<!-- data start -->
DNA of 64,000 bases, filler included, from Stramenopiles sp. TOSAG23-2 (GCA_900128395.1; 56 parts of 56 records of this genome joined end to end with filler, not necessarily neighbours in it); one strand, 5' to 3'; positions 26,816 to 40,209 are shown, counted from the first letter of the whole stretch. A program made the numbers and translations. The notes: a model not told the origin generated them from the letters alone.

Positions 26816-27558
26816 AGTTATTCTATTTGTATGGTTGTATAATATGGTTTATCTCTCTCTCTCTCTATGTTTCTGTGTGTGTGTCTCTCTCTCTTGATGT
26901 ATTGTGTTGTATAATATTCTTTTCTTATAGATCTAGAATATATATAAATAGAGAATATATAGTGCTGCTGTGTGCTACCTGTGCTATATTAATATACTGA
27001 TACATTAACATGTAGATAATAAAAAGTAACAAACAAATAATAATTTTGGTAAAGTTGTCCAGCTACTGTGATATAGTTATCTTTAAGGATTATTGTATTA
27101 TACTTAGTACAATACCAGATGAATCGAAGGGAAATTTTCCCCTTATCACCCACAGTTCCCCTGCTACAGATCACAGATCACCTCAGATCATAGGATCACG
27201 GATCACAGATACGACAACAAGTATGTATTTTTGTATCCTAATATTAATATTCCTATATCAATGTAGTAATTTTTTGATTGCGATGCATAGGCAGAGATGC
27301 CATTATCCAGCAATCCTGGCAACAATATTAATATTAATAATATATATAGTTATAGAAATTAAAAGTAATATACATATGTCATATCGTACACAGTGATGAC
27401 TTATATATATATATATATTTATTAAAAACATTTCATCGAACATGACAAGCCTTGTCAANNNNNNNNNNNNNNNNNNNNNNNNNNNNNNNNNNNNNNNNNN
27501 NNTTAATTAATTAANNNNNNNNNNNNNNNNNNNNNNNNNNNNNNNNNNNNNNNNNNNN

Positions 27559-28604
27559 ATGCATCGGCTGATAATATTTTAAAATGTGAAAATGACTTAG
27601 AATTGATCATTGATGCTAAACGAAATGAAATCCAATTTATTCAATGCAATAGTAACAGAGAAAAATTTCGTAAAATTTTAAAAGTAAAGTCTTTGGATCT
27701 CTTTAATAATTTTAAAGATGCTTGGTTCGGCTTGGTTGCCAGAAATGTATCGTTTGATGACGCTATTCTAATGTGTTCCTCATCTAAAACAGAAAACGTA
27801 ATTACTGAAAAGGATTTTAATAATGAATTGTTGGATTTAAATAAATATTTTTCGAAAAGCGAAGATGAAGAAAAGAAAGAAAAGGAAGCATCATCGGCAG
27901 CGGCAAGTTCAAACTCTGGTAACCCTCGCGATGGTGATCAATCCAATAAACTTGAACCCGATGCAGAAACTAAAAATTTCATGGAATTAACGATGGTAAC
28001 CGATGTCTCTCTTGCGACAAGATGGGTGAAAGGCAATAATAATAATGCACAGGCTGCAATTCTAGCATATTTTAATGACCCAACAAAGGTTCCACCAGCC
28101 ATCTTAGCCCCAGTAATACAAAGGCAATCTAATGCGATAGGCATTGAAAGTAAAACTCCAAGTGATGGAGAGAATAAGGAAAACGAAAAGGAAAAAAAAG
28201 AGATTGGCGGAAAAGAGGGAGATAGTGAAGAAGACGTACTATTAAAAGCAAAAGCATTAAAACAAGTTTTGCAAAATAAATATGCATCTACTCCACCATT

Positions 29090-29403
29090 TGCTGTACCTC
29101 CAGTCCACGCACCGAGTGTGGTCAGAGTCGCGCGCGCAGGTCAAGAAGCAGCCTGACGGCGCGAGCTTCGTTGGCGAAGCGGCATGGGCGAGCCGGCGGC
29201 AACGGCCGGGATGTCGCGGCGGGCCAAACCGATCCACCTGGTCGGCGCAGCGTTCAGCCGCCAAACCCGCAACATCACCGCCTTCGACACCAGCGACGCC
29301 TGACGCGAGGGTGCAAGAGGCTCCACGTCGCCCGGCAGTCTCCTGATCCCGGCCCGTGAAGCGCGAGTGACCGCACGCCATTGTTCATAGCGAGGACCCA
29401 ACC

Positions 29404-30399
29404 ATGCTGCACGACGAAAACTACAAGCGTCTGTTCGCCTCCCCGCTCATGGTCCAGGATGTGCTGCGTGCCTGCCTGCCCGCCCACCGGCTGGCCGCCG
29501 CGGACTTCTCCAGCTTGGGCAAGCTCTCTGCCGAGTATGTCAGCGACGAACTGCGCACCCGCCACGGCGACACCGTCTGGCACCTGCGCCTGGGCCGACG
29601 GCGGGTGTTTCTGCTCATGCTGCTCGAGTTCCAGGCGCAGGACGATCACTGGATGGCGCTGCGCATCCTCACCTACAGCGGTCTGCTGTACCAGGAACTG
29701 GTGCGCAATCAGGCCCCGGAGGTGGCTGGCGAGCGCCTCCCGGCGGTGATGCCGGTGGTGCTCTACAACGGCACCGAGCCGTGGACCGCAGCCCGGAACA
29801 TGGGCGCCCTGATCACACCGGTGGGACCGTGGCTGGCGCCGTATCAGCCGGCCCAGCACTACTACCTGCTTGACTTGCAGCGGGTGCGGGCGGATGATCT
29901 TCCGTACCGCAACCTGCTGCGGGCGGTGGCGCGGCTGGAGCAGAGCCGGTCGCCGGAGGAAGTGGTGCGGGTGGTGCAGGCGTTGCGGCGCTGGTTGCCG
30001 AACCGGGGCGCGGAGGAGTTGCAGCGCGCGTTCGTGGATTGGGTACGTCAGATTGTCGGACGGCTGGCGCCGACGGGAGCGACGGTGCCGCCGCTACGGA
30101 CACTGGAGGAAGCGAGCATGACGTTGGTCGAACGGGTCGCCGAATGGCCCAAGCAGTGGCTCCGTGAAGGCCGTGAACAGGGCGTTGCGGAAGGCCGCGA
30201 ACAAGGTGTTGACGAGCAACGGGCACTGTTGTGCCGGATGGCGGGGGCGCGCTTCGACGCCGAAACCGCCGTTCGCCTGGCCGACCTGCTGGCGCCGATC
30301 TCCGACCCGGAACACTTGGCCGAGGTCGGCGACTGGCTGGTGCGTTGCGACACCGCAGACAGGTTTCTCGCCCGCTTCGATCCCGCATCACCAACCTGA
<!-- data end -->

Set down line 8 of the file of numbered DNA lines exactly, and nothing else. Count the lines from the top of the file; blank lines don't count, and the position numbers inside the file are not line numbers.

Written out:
27301 CATTATCCAGCAATCCTGGCAACAATATTAATATTAATAATATATATAGTTATAGAAATTAAAAGTAATATACATATGTCATATCGTACACAGTGATGAC